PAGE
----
Members of the European Research Group (ERG) threatened to vote down Government legislation last night, after claims the Prime Minister will use Labour MPs to push her Chequers plan through the Commons.
At the annual Conservative Party Conference last week, all 18 cabinet ministers gave their backing for May to reach a deal and MPs would then up approving it.
Yesterday however, Veteran Eurosceptic Bernard Jenkin told a WhatsApp group of Tory MPs if Mrs May failed to deliver an EU deal they saw acceptable, Brexiteers could defy No.10 on other key votes.
He wrote: “Make no mistake.
“A soft/non-Brexit pushed by the Conservative establishment but put through with Labour support will look like we are abandoning our supporters and remove any sense of obligation among Conservative Brexit-supporting MPs to continue to support the Government.”
Mrs May’s Brexit plan would see the UK remain in a customs union with the rest of the EU for a prolonged period.
But with the rebels plan to vote down budget motions this month, Mr Jenkin said Mrs May’s idea would “destroy party unity”.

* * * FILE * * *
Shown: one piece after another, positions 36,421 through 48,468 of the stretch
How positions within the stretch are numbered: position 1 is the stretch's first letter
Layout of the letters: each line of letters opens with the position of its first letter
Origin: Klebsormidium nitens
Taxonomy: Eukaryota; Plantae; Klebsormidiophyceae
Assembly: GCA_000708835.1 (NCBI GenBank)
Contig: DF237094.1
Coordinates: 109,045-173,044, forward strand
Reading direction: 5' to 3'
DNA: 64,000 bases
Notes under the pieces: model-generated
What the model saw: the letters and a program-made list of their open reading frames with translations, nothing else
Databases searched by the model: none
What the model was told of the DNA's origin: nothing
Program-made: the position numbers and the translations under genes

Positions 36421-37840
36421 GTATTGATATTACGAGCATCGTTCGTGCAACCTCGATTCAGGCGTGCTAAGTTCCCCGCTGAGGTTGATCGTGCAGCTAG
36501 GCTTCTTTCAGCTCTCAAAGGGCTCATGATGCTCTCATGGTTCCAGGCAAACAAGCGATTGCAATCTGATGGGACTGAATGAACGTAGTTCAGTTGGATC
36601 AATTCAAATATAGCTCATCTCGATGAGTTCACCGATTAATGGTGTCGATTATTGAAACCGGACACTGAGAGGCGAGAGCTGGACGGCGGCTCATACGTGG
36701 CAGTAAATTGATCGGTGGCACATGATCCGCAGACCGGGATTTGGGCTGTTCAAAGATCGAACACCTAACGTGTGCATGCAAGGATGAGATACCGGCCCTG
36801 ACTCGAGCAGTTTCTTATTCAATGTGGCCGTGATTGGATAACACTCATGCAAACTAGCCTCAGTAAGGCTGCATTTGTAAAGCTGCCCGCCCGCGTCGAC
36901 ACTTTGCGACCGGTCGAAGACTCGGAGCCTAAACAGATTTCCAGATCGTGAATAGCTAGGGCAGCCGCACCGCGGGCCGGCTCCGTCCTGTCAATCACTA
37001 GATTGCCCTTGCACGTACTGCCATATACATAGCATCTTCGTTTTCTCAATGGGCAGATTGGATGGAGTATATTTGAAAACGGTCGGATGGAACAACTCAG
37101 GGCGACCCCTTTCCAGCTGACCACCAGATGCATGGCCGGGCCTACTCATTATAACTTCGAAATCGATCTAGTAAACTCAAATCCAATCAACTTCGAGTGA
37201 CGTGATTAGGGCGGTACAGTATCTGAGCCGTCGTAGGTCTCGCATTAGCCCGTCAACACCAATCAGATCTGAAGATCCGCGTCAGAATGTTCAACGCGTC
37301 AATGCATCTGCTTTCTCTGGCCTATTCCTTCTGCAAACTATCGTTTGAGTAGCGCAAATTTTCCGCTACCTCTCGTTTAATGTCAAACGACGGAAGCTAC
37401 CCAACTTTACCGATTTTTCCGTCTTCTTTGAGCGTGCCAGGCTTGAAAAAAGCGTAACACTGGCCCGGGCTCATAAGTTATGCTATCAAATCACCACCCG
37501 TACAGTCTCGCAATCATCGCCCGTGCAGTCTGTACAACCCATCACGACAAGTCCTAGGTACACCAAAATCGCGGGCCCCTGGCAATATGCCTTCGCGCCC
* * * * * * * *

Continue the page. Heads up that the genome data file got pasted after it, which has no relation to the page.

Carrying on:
One rebel said: “She hasn’t got a majority and, by God, she’s going to be shown she hasn’t got a majority.”
The MP for Mid Bedfordshire Nadine Dorries criticised the deal, while Simon Clarke, MP for Middlesbrough South, said it would jeopardise the Tories marginal seats at the next election, predominantly in the north of England and the Midlands.
Mr Clarke said: “I don’t know how we argue that the Conservatives delivered Brexit if we go down this route.”
Leading members of the ERG said they would support proposals that could lead EU officials working in UK ports after Brexit.
The disagreement surfaced after the international development secretary, Penny Mordaunt, was prohibited from No.10.
It is believed she was banned from briefing extracts of a speech she plans to make about Brexit on Tuesday because she did not plan to praise May’s current Chequers plan for Brexit.
Ministers have previously publicly backed Mrs May’s plan but have struck a more cautious tone recently after the plans were rejected by the EU.
Last month Michael Gove said the Chequers deal did not have to be the permanent relationship the UK has with the EU.